[Note: The featured photograph comes courtesy of my friend, Judith Cassis, and is used by permission]
I sat at my bedroom window, watching the last rays of the setting sun peer over Lickey Hills.
I’d gone through the motions of piano practice on my side of the semi-detached, after swotting with Stan for an hour or so at his. Cressida, seemingly anxious to leave for the day, had called me for an early supper – Mum and Dad not having arrived home yet – bringing piano practice to a mercifully untimely but welcome conclusion.
“Now’s as good a time as any,” I thought, as the sun’s final rays vanished, leaving my room in the early afterglow of civil twilight, and the shadows only beginning to reach out from the crannies and corners.
I thumbed the pages of the old nursery rhyme book a moment. Then I turned on the entry way light, partially to accommodate Mum and Dad, partially to allow a mere scrap of light – but only a scrap – to leak into my room – enough to foof-up and comb my pompadour, change into my black dress shirt and – most important – to put on the onyx cufflinks.
Then I closed the bedroom door, lay on the bed, secure in the knowledge Mum and Dad would simply think I’d been out on some sort of fancy frolic if they were to look in and see me lying there, and let the ever mounting shades from the end of the day envelope me. I idly thumbed the book once more, as I lay there in the semi-darkness. Whatever would happen would happen, but I was curious to discover how it would work out.
I lay there for at least ten minutes.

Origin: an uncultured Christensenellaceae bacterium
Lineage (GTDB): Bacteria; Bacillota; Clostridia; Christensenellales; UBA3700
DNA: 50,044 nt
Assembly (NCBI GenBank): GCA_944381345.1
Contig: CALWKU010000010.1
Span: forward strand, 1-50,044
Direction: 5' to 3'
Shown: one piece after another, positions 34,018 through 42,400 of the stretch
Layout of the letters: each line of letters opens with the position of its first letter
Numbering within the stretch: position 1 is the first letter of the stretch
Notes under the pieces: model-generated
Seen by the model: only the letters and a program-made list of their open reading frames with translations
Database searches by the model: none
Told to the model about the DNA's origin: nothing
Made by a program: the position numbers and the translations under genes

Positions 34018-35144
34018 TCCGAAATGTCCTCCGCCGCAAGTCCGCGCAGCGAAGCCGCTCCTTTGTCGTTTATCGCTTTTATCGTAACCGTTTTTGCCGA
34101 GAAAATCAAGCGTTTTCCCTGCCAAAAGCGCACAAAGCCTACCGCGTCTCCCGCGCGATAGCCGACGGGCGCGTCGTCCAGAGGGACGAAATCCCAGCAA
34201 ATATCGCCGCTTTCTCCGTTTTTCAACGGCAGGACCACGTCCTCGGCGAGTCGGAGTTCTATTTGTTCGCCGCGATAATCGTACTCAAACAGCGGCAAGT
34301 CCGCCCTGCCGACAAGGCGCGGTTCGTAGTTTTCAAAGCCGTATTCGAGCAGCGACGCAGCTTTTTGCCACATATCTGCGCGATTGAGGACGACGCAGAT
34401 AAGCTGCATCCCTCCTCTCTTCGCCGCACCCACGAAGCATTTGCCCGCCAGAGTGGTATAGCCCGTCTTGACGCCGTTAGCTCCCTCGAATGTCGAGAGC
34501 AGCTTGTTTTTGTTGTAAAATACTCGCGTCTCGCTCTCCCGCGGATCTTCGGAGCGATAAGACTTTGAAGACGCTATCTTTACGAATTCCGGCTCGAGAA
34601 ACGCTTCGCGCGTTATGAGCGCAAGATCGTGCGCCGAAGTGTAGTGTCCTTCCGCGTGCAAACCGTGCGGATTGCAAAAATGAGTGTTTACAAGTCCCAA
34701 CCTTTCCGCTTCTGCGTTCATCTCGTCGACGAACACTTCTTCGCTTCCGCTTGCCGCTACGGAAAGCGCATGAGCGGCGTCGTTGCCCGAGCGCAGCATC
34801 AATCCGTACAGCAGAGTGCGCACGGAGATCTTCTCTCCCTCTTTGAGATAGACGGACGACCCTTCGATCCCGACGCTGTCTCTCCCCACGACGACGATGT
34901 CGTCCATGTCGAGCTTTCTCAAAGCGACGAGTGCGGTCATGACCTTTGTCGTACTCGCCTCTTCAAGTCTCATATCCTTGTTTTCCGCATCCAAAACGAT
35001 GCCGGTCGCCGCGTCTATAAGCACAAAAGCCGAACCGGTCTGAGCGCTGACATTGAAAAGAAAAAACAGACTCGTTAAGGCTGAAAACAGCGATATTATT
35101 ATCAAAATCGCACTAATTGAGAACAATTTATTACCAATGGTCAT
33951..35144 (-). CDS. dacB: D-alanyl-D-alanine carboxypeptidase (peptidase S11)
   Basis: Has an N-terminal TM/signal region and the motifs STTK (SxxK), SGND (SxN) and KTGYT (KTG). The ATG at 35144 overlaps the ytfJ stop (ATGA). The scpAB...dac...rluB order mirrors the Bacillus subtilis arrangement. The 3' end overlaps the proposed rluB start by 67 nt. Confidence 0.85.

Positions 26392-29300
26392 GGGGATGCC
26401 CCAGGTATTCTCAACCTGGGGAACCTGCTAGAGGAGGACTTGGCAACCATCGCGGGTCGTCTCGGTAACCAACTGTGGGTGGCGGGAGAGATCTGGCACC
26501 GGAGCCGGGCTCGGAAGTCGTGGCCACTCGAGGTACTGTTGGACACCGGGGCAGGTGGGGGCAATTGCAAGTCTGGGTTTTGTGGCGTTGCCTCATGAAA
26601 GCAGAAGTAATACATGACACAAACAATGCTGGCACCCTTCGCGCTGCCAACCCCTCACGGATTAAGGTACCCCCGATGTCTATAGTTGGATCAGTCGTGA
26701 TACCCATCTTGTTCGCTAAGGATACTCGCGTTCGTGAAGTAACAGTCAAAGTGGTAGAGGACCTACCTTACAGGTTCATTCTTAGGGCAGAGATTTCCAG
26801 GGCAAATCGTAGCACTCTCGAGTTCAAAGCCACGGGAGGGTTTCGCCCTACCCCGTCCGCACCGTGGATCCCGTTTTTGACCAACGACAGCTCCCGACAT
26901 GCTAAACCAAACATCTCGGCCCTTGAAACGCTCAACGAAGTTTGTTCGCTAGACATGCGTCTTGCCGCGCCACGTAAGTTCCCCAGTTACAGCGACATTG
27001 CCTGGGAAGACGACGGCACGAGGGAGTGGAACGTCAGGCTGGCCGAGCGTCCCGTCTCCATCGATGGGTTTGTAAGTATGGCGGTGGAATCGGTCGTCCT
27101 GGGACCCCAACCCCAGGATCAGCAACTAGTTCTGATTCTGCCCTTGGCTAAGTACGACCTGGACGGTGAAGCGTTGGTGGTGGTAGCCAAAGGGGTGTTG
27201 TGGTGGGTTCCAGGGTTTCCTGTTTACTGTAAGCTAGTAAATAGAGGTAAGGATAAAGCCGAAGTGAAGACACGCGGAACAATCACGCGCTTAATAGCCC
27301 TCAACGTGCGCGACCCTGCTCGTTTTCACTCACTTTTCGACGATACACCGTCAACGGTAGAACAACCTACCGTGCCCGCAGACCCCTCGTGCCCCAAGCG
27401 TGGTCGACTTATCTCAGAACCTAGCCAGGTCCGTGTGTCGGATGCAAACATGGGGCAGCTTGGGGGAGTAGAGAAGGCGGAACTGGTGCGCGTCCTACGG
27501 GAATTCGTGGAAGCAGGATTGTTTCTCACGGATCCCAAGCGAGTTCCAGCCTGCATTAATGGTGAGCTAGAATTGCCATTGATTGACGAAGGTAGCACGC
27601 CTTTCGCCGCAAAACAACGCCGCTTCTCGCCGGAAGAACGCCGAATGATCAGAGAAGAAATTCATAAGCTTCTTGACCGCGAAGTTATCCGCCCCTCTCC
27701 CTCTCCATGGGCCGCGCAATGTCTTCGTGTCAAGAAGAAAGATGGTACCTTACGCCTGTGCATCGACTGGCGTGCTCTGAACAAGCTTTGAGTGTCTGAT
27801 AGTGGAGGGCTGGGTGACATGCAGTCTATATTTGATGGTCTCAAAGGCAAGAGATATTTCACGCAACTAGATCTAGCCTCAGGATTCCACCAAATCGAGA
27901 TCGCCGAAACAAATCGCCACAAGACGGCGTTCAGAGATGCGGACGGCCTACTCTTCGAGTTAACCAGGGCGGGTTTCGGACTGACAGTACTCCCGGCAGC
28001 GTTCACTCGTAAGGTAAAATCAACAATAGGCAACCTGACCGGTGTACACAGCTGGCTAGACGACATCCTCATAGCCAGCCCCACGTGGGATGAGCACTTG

Then, I heard gentle strains of a harp and a soft, sweet soprano voice, though the lyrics of her song were nonsense syllables; there was a gentle vibration within the bed, like the purr of a cat. In spite of my determination not to, I began to drift off to sleep.
suddenly, the bed began to shake violently, as if it were suddenly taking on a life of its own and wasn’t the least bit happy about it – to the extent I could hear its legs bouncing on the floor.
I opened my eyes to see a kaleidoscopic version of the Northern Lights shining and shifting above my head. Another light flashed, and the shaking ceased; I was now resting securely on a hard, but cradle-like, surface, rocking as the Northern Lights now spun in a spiral, through what appeared to be some stout tree branches.
The light of a full moon, plus the Northern Lights and that of the twilight provided me with enough illumination for me to sit up and get my bearings. I was not, as I’d initially believed in a cradle, so much as I was in a hard, pod-like cot, too large for an infant, too small for an adult, but perfect for someone my size. It was wedged solidly between two principal limbs of the largest yew tree I’d ever seen, with a trunk that must have easily been six meters in diameter.
There were two other modules like it, perhaps for babysitters or the like, though mine was the only one occupied at that moment. But there must have been dozens of baby cradles, hanging down from the larger branches by what appeared to be wicker-like bands, rocking back and forth to an icy but light breeze.
© 2018, 2017, 2016, 2015 G. H. McCallum and Duvanian Press, all rights reserved.
The Bluebottle Boys (Volume One) and Walking Backward for Christmas: A Tale of Woe from Soggyhall are each now available from Amazon Books. The Bluebottle Boys (Volume Two) is expected to be available shortly. The next novel of the series, By Good Angels Tenanted, will be available later in 2018